So, you're about to graduate. Congratulations! I'm proud of you. I hate to be the bearer of bad news, though, but as much as this feels like the final hurdle, it isn't. And that's what makes the Post-Graduate Blues so painful. You know you should be on top of the world, but something just won't let you feel it. Those mild worries you had about what you were going to do after you finished your degree are suddenly the realest consideration you have to make, and if you still don't know, the pressure you will feel either from others or yourself (or both) is going to weigh you down. You'll probably end up moving out of your university town and back home, or else scrimping for the cash to enable you to stick around. Your friends and coursemates all seem to be sorted, with plans to jet off to China or Peru and then start the Masters you'd have loved to do if you had the money. In fact, everyone seems to have it together except you.
Then, next thing you know, washing and feeding yourself becomes a chore as the days blur into one and you haven't got the money to do anything with your time. You stop feeling useful, or functional. University is an all-encompassing bubble in which responsibility is low and aspirations can be as simple as finishing your course, and that's all you need to achieve at that point. Once the bubble pops, Spotify discounts and student nights become job applications and Netflix marathons as a way of making it feel like you're at least achieving something.
That's the problem with the Post-Grad Blues, though. You replace the pressure of exams and dissertations with the pressure of the job hunt, and if you're lucky to succeed there, then it's onto the flat hunt. You never get a break. You never allow yourself to take a breather and say, 'I did it.' You worked dog-hard for three years to get your certificate, and you should be allowed to take it easy and pat yourself on the back for a little while. It's silly to pretend you're not in the real world, but you've earned some time off from acting like it. To a lot of people, that's all university is anyway - time off from the real world. But you know better. You know the stress and the pressure to do as well as you can and the fear of failing and the prospect of never amounting to anything and the constant reminders from the media, the government and your parents' friends that you probably just wasted 30k to end up in the dole queue like everyone else are all so, so real. People spend a lot of time criticising students and it's easy to internalise that. 'Welcome to the real world' is utterly facile when the only world you've known for the past three years was university, and that's just come crashing down around your ears.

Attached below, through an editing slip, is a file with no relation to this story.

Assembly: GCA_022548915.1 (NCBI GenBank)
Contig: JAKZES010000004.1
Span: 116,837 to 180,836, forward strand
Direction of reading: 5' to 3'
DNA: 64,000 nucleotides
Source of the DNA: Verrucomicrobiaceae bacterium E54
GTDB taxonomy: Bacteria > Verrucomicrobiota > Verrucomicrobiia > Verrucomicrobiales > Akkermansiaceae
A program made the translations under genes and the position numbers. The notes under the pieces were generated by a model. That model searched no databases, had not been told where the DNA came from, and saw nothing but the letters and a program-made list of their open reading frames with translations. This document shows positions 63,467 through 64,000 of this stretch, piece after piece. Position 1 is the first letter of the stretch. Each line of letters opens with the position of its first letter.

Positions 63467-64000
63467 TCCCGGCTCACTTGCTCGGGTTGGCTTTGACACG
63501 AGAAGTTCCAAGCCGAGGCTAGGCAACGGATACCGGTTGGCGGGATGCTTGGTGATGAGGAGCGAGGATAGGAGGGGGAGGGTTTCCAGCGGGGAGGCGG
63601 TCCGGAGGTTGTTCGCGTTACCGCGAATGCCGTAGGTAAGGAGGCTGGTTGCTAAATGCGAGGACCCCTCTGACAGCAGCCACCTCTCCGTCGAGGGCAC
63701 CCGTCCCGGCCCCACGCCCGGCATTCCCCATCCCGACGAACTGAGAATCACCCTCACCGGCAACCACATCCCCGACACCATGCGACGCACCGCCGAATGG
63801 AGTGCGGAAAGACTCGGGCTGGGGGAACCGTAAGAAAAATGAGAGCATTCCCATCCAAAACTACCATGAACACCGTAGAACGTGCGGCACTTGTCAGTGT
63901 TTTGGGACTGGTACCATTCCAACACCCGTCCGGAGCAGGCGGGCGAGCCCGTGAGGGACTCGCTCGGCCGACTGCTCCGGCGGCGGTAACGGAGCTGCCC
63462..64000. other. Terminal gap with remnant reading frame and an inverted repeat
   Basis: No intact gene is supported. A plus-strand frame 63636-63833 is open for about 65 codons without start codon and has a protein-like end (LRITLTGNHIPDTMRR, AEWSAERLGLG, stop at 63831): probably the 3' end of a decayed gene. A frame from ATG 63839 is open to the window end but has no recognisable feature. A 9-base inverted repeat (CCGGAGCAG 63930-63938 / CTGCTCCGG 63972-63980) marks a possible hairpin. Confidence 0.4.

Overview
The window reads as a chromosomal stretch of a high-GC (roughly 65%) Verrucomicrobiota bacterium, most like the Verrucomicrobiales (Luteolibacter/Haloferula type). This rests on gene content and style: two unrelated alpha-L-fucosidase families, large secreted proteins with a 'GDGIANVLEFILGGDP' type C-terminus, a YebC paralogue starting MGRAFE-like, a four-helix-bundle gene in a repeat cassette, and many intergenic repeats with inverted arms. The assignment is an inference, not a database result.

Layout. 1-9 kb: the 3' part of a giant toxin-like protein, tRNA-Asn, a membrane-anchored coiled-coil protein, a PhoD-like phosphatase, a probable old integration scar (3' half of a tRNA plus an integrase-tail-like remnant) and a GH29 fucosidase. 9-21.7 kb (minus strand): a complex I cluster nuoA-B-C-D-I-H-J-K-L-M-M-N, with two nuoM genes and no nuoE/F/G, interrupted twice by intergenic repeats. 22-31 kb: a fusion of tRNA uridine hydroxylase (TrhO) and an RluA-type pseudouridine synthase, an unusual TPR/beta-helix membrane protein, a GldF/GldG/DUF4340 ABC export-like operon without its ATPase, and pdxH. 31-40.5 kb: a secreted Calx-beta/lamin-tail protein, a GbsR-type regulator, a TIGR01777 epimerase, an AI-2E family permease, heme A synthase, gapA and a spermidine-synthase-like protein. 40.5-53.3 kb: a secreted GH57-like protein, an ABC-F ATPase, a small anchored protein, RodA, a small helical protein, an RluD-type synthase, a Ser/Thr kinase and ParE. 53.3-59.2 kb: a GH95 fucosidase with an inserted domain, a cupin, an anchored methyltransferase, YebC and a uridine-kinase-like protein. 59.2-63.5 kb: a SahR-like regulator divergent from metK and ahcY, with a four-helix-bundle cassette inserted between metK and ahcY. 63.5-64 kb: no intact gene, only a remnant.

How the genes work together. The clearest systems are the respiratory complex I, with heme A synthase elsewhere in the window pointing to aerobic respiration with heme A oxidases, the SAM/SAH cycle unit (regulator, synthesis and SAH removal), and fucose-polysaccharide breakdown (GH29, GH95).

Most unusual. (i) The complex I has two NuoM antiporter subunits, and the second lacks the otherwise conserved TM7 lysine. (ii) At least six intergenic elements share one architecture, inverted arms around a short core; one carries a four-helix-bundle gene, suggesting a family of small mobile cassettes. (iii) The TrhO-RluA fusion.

There is no advice in the world that I can give you that will make the next few months easier; everyone takes it in their own way and at their own pace. But having only just got out of the slump myself, these are the things I learned:
1) It's okay.
I know. You don't know what's the matter with you. You're supposed to be thrilled with what you've got, but you can't stop thinking about what comes next. You get the job, you still feel the same. You get the flat, you still feel the same. It's horrible to feel like you're ungrateful and can't be happy, but it will get better. The adjustment that you have to make from student to fully-fledged adult is a lot bigger than we realise, and you will settle in.
It's okay to take time for yourself. It's okay to spend time doing things that you want, taking breaks from the job-hunt and the flat-hunt as and when you need. If you want a job and a flat, especially in London, it's competitive as hell and you absolutely do have to put in a lot of work. But you're allowed to relax too. Read that book you never got round to amidst your course texts, see friends you haven't seen in months.
3) Think about what you need right now.
People are insistent on you seeing the bigger picture. Ten year plans and careers. It's okay if you don't know what you want to be doing further down the line. What's most important is you, and that ultimately means thinking about the here and now. If that means taking time out to recentre, you do that. If that means taking a job that's less than perfect to enable you to get the money to move into your own place, so be it. If that means commuting long distances to enable you to work with an organisation that is your dream, that's what it means. If you want to do it, and you can, then do it.
But don't let anyone coerce you into doing something you don't want to do. Internships feel increasingly like the only option for graduates lacking experience, but in practice often result in you doing lots of work for little to no pay with nothing at the end. Don't be ashamed for wanting payment for your labour. It's okay to sign on in the meantime.
4) Don't be afraid to ask for help.
And finally, the big one. It feels like you're the only one struggling, but you're not. Your friends and graduates across the country are all going through the same motions. If you feel able to open up, you never know the conversations it can lead to. Talk frankly with parents, tutors and yes, even your doctor if the feelings get worse, about what you're going through and try to identify ways that they can help you, and you can help yourself. Your feelings are totally legitimate. And whatever happens, you did great.Suggest a correction